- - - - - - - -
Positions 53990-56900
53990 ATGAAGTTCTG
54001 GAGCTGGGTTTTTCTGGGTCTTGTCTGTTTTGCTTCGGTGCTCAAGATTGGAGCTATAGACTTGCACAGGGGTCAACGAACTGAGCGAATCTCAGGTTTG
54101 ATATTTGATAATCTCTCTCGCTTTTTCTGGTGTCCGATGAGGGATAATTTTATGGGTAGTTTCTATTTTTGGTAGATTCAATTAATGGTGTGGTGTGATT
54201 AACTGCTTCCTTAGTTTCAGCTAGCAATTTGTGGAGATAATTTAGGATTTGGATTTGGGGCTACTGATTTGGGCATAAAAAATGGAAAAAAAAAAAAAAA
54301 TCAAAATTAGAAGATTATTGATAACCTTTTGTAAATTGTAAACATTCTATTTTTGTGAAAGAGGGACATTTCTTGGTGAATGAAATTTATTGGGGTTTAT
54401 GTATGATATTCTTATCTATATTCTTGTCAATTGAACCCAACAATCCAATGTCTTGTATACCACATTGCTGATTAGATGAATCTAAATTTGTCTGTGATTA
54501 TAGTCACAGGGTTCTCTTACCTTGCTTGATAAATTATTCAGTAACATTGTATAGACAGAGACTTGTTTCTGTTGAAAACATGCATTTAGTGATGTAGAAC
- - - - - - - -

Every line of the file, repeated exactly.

Positions 53990-56900
53990 ATGAAGTTCTG
54001 GAGCTGGGTTTTTCTGGGTCTTGTCTGTTTTGCTTCGGTGCTCAAGATTGGAGCTATAGACTTGCACAGGGGTCAACGAACTGAGCGAATCTCAGGTTTG
54101 ATATTTGATAATCTCTCTCGCTTTTTCTGGTGTCCGATGAGGGATAATTTTATGGGTAGTTTCTATTTTTGGTAGATTCAATTAATGGTGTGGTGTGATT
54201 AACTGCTTCCTTAGTTTCAGCTAGCAATTTGTGGAGATAATTTAGGATTTGGATTTGGGGCTACTGATTTGGGCATAAAAAATGGAAAAAAAAAAAAAAA
54301 TCAAAATTAGAAGATTATTGATAACCTTTTGTAAATTGTAAACATTCTATTTTTGTGAAAGAGGGACATTTCTTGGTGAATGAAATTTATTGGGGTTTAT
54401 GTATGATATTCTTATCTATATTCTTGTCAATTGAACCCAACAATCCAATGTCTTGTATACCACATTGCTGATTAGATGAATCTAAATTTGTCTGTGATTA
54501 TAGTCACAGGGTTCTCTTACCTTGCTTGATAAATTATTCAGTAACATTGTATAGACAGAGACTTGTTTCTGTTGAAAACATGCATTTAGTGATGTAGAAC